I recently had tried a little piece of software called “InstantSlideup” (not gonna link to them as I don’t want to help their link authority). It’s purpose is to offer a slide up message (can be advertising or anything you like) at the bottom of a web page. It’s unobtrusive in the sense it doesn’t block much of anything, yet it catches the eye a little bit. That’s my preferred method for these sorts of things. Popups that totally stop you in your tracks really bother me, although I do understand their efficacy.
In any event, I had it up and running on my CNC Machinist’s blog and all was well. That site is one I use both for my hobby/passion around machine tools, as well as to run a small microISV business, and just generally to test out various online marketing concepts. InstantSlideup is in the category of “nice to have”, but not “must have”. A must have for me would be SEOMoz (see, I gave them a link). My experience with InstantSlideup is that while it helped a lot more people to “discover” my product home page on the site, most of the new audience weren’t interested enough to convert. Net net I was ahead on conversions, but by a lot less than the traffic would imply–gotta analyze yer analytics carefully!
Anyway, I liked it okay, a bit expensive for what I was getting, but I decided to hang in there with it. Until now.
I’ve been pretty successful with this site, digital marketing works and works well given the right strategies. I’ve put together a very analytics-driven approach (call it Big Data for Small Business, if you like) and have been tuning it up for about 3 years now. I get circa 1 million uniques a year roughly doubling every year, which is very good compared to my peers in this rather odd niche space. Unfortunately, this also led to the undoing of InstantSlideup. The thing is, their SaaS version (and I always prefer the lower hassle of using SaaS to installing it myself), was a one size fits all that only allows 100,000 impressions per month. Here is the kicker:
When the 100,000 impressions runs out, they don’t just stop running your slideup ad, they start running THEIR slideup ad on YOUR site!
I couldn’t believe it when I saw this was happening. I guess I should not have been surprised. We live in a world where most businesses take the liberty and ask forgiveness later. Even a casual look at all the privacy controversies we’ve seen swirling so far this year should make that clear. Yet somehow, this just seemed beyond the pale.
There is that certain kind of marketing that’s all spam all the time. Shoot the prospect into a landing page that has no navigation so they can’t escape. Don’t give them too much information because Heaven forbid, they might stop to think instead of filling out that contact information. Get on the phone and machine them into the purchase any way possible. The darned thing is that it works. It even works pretty well.
Seth Godin is one of my marketing heroes, and he thinks there is a better way. Aside from the digital marketing, Seth’s approach of building a Tribe, is more what I’m after. I think it works as well or better than the all spam all the time crowd, although it is more work. Yet even Seth acknowledges that the all spam all the time approach often beats us down. Well I’m feeling feisty this morning, and InstantSlideup took one too many all spam all the time liberties. So I gave them the boot off the site and off my credit card and I’m letting folks know exactly why that happened here.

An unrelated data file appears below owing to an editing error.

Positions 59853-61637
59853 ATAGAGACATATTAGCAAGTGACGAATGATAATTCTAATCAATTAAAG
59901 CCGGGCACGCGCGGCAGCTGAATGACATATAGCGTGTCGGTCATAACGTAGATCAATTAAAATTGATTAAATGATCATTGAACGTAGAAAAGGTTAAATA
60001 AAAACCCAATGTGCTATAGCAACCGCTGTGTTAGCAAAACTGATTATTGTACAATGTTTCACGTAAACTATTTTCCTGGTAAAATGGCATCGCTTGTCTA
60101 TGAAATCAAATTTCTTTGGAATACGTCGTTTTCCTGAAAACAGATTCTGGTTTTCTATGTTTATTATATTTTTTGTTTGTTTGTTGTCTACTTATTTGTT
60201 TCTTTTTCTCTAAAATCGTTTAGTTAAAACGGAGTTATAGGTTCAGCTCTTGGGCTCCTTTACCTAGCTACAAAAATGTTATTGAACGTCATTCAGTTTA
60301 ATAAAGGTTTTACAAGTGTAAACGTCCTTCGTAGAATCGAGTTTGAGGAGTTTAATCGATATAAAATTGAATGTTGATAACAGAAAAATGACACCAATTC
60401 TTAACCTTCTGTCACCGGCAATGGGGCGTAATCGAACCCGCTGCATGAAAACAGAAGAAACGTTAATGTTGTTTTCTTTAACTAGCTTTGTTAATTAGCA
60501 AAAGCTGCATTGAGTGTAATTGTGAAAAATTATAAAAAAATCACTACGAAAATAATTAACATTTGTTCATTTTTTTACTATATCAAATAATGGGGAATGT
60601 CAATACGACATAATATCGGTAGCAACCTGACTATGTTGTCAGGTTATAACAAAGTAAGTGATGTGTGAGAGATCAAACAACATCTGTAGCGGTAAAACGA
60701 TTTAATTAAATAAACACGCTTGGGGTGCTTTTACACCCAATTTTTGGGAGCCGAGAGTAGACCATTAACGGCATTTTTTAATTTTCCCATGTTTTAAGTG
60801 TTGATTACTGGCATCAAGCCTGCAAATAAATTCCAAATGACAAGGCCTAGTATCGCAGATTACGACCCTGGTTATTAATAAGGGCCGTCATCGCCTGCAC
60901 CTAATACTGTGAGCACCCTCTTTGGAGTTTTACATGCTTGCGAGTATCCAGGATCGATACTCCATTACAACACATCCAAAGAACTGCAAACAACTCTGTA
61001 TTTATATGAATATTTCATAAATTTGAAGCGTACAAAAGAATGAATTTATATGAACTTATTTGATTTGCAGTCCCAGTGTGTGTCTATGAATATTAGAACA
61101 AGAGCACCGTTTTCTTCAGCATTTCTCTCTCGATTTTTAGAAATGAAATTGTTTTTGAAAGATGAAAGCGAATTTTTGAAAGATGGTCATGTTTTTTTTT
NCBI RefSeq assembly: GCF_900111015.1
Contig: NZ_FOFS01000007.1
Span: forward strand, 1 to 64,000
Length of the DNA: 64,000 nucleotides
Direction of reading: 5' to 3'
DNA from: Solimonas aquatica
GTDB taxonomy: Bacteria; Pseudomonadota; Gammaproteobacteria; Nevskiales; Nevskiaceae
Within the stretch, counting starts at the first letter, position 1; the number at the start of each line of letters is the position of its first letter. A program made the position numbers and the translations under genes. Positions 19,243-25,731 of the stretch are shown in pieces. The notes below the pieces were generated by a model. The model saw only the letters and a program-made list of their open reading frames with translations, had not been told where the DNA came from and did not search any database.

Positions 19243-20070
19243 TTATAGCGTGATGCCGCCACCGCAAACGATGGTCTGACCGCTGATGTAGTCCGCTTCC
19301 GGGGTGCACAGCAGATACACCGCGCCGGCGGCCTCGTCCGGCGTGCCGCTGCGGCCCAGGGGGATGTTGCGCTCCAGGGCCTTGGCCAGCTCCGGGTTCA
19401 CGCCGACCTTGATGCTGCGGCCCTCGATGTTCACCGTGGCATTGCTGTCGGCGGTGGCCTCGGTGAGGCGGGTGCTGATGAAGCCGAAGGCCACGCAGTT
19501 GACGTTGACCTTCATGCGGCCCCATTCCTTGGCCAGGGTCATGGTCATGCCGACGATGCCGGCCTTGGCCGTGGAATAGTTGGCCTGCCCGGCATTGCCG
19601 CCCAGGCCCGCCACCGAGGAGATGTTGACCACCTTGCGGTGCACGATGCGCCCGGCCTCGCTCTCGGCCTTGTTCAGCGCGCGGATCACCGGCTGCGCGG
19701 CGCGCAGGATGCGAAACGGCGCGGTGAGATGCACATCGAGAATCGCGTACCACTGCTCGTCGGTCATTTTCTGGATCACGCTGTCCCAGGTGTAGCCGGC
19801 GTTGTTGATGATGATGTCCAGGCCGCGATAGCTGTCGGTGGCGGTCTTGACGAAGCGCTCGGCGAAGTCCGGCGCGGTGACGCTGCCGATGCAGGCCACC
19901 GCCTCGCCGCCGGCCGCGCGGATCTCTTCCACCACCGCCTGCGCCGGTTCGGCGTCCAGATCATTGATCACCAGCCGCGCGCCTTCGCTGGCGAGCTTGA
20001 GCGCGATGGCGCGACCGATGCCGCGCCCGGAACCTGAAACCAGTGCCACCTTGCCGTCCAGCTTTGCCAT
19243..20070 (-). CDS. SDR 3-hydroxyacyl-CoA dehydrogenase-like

Eventually, I will stop and write the little bit of code needed to do a slideup and the site will have slideups again. Maybe I’ll just open source that little bit of code so others can do likewise. OTOH, this feisty feeling can only last so long and I have a lot of other things to do first.
For the record, here are some things I would have considered doing instead were I running InstantSlideup:
– Send a message well in advance, not at midnight when the impressions ran out, reminding the user that based on history they’re within a few days of running out and tell them how to deal with it in just a few clicks. Perhaps they’d like to just temporarily no show the slideup.
– Tell the user they’ve exceeded the impressions but that you’re going to comp them another 10,000 impressions on a one-time basis. Present them with the immediate opportunity to upgrade to 200K impressions for a slight additional charge. After all, a site exceeding impressions ought to be one of your star customers. Why not treat them as such and make them feel special? I’d have not only paid at least 1/2 of another license for the impressions but I would have written here about this kind of treatment instead of doing the blog post I am.
– Send the message, but just make the slideup go dark until the impressions are reset for the next month.
See how much nicer not being all spam all the time can be? Isn’t that how you’d rather be treated by a vendor? Shouldn’t a vendor of marketing tools, of all possible businesses, be more sensitive in these areas?